Im not sure why the following have different output. My understanding is that groups without specifying a user give all the groups the currently logged in user is a member of.

jacob@box:~$ groups
jacob adm lp dialout cdrom plugdev lpadmin sambashare

jacob@box:~$ groups jacob
jacob : jacob

Also what does it mean "groups of the current process" (from the groups man page)? Where are they set up?

NOTE: My distro is Ubuntu.

  • @Jake Try logging out and then back in.
    – cnicutar
    Jun 8, 2011 at 17:58
  • 4
    I am having this issue in reverse. 'groups myname' gives me all the groups I have in the /etc/groups file, but doing just 'groups' shows me only my primary group. And, indeed, commands that require I be in a certain supplementary group fail due to lack of permissions. Sure wish I knew what was causing this. Dec 10, 2018 at 20:57

3 Answers 3


It could be one of the following:

  • It could be a bug (although I doubt it)
  • You may need to logout and login again

The groups are set in the /etc/group.


(Remark: The groups command, although still useful, is mostly superseded by the id command.)

A user has a primary group that is traditionally defined in the file /etc/passwd file with which he logs in, but that today may have other sources. He may also be a member of additional groups, known as secondary or supplementary groups, traditionally specified in the file /etc/groups, but which today can also come from or be implied by additional sources (such as NIS, LDAP, SAMBA etc).

Primary and supplementary groups are defined at the time of login and remain current. However, the user can at any time change his current active primary group by using the newgrp command.

The login process sets the primary and supplementary groups. For the later, it typically calls the libc function initgroups, which compiles the list of supplementary group data and passes it to the setgroups function, which establishes it in the context of the process.

The sources of information for initgroups are:

used by the GNU C Library and certain other applications to determine the sources from which to obtain name-service information in a range of categories, and in what order. Each category of information is identified by a database name.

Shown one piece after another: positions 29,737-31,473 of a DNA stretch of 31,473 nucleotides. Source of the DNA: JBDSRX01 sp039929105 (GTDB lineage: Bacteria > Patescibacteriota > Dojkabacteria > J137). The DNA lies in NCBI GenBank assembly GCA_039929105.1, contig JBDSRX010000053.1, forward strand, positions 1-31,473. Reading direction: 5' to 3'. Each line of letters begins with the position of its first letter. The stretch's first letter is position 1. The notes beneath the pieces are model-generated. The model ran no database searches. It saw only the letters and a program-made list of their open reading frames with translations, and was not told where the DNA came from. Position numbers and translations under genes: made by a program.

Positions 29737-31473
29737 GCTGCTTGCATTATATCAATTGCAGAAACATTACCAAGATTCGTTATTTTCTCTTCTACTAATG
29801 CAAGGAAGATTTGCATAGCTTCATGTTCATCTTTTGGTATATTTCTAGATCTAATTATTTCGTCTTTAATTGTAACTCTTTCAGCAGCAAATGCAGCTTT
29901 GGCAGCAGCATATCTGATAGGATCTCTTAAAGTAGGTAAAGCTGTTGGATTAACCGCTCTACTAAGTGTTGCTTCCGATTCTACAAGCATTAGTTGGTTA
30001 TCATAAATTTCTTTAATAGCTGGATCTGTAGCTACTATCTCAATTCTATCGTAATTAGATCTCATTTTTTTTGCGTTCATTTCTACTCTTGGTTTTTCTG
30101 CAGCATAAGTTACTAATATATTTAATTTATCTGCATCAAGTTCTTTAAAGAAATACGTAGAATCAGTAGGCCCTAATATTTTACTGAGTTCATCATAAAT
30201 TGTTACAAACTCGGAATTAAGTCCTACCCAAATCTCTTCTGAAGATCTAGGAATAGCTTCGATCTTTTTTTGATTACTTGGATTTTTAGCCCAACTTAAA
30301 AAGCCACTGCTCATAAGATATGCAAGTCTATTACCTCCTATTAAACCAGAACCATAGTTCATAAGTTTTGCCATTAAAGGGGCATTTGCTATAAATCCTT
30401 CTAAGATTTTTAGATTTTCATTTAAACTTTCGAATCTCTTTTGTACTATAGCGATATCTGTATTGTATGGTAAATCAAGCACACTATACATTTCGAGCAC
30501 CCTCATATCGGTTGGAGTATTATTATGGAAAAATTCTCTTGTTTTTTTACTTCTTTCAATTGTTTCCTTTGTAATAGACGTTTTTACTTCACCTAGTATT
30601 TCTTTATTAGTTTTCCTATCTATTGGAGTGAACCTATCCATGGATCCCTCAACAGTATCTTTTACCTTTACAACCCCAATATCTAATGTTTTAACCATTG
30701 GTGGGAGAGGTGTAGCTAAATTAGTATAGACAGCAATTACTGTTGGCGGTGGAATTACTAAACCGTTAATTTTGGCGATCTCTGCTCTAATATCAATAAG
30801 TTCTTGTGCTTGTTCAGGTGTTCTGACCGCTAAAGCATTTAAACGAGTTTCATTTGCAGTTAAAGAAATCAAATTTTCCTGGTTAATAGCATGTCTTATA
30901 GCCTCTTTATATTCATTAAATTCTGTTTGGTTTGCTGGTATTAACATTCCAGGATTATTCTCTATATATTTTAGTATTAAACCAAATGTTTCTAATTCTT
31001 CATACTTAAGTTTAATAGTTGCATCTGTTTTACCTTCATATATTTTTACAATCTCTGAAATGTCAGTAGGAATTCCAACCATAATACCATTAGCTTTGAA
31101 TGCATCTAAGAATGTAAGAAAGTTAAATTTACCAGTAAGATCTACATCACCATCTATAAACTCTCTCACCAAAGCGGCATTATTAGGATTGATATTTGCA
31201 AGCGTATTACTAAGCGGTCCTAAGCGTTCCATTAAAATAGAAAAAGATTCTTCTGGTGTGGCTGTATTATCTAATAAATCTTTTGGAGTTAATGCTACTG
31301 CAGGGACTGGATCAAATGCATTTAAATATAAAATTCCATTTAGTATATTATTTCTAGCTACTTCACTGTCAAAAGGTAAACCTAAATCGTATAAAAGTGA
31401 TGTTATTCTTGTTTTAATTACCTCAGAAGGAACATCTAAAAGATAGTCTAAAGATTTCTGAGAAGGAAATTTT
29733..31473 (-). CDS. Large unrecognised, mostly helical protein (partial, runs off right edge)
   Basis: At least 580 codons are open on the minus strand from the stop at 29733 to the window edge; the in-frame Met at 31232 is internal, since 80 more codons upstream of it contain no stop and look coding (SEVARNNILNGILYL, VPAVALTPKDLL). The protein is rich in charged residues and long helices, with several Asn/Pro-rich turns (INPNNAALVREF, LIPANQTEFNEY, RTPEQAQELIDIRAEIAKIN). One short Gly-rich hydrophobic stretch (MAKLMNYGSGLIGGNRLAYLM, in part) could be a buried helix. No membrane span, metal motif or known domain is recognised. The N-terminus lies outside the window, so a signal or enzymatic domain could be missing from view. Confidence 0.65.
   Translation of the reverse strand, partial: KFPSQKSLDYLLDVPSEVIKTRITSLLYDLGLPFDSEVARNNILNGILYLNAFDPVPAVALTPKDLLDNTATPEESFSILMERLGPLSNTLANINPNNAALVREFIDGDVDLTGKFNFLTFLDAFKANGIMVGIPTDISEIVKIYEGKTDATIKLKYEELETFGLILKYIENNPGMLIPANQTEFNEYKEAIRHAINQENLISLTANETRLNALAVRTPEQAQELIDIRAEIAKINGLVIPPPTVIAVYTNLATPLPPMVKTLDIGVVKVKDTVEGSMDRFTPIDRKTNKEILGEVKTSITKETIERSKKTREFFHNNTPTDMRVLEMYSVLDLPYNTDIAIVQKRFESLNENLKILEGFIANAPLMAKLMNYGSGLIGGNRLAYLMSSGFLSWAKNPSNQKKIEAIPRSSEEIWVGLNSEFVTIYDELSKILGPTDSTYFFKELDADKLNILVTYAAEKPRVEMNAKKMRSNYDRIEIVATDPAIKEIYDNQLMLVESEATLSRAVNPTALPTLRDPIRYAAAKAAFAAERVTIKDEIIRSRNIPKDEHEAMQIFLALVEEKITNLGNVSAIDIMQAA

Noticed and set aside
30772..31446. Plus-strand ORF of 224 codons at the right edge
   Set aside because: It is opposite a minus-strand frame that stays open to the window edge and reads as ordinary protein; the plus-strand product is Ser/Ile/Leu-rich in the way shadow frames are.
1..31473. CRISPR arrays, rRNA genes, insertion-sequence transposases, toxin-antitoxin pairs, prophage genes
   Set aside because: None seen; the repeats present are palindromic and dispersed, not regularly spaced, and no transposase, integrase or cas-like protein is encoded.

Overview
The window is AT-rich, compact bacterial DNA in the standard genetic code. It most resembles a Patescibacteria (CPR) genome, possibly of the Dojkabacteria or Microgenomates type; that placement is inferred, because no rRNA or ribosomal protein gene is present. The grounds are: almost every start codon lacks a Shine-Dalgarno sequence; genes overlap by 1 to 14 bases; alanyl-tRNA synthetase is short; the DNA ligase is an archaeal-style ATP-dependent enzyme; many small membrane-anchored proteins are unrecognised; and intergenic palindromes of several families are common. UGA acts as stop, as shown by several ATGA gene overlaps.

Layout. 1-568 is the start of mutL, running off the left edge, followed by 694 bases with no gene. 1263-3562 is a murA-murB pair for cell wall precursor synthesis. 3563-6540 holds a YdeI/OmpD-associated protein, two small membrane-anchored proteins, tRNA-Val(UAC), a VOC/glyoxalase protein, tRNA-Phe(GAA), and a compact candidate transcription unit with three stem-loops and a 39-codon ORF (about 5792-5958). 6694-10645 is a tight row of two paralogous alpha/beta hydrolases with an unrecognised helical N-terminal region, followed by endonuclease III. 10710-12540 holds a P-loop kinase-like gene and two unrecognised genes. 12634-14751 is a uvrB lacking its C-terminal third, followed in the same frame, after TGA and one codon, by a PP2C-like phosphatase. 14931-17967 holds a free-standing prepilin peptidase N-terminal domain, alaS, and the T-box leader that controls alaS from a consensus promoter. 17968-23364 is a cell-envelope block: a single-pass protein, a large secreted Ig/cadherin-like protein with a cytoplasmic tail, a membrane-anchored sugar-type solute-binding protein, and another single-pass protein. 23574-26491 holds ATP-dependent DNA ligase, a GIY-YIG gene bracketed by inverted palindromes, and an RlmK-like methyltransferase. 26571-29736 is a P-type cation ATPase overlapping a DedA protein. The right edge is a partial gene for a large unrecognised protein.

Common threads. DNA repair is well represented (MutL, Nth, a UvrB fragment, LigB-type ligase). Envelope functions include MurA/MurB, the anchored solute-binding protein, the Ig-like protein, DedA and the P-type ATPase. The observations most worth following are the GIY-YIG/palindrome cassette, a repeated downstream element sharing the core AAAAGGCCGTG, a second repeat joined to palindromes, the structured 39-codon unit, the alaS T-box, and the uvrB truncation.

The groups command shows the groups as currently applied to your user, and the list will start with the current primary group followed by the supplementary groups from the time of login. Any changes to the sources of the data from after the time of login are not reflected in the displayed list.

The groups username command is asking Linux to calculate the groups for that user, which it will do using principally the files /etc/password and /etc/groups and then the additional sources. This will reflect the current situation of the system files and may not equal the current groups that are still in effect from the time of login.

The groups username command may give a different result when it doesn't use all the sources that the login process used to calculate your supplementary groups, which is what apparently happened in your case. These sources may not be accessible from your login or may just not be consulted by the command.

Using the id username command may give better results, although also not guaranteed to be as complete as that of the login process. The id command is more recent than, and was intended to be more precise than, the old groups command.

While the groups command gives a precise and correct result, you have well demonstrated that the groups username command cannot be depended upon to do the same.

Without examining the source-code of the groups command, I would guess that the implementation of the groups username command in your Linux distribution analyzes /etc/groups, which in your case contained nothing, but does not use /etc/nsswitch.conf, from which came all of your supplementary groups. Therefore is listed only the primary group name, jacob.

For more information see:

  • id does not do better. Same wrong output as groups without user
    – A. Gille
    Sep 30, 2020 at 11:49

Just as every process has a current real and effective user ID, and a real and effective group ID, it also has a list of supplementary groups. These are numbers (not names) all maintained by the kernel. They are set by the login process (or display manager) when you log it, just like your user ID. They are inherited by sub-processes, just like your user ID.

When you run groups with no arguments, it ultimately invokes getgroups() to obtain the supplementary group list from the kernel. (On my Linux system, /usr/bin/groups is a shell script that runs "id -Gn", which in turn invokes getgroups().)

When you run groups username, the command has to "guess" what the supplementary groups will be when that user logs in. It generally does this by reading /etc/group or talking to NIS or talking to nscd or... Well, there are a lot of ways it might work.

What you are observing is similar to discovering that your current real user ID and your entry in /etc/passwd are inconsistent. This means there is something a little odd about your system's configuration, but it is hard to say what without more investigation.

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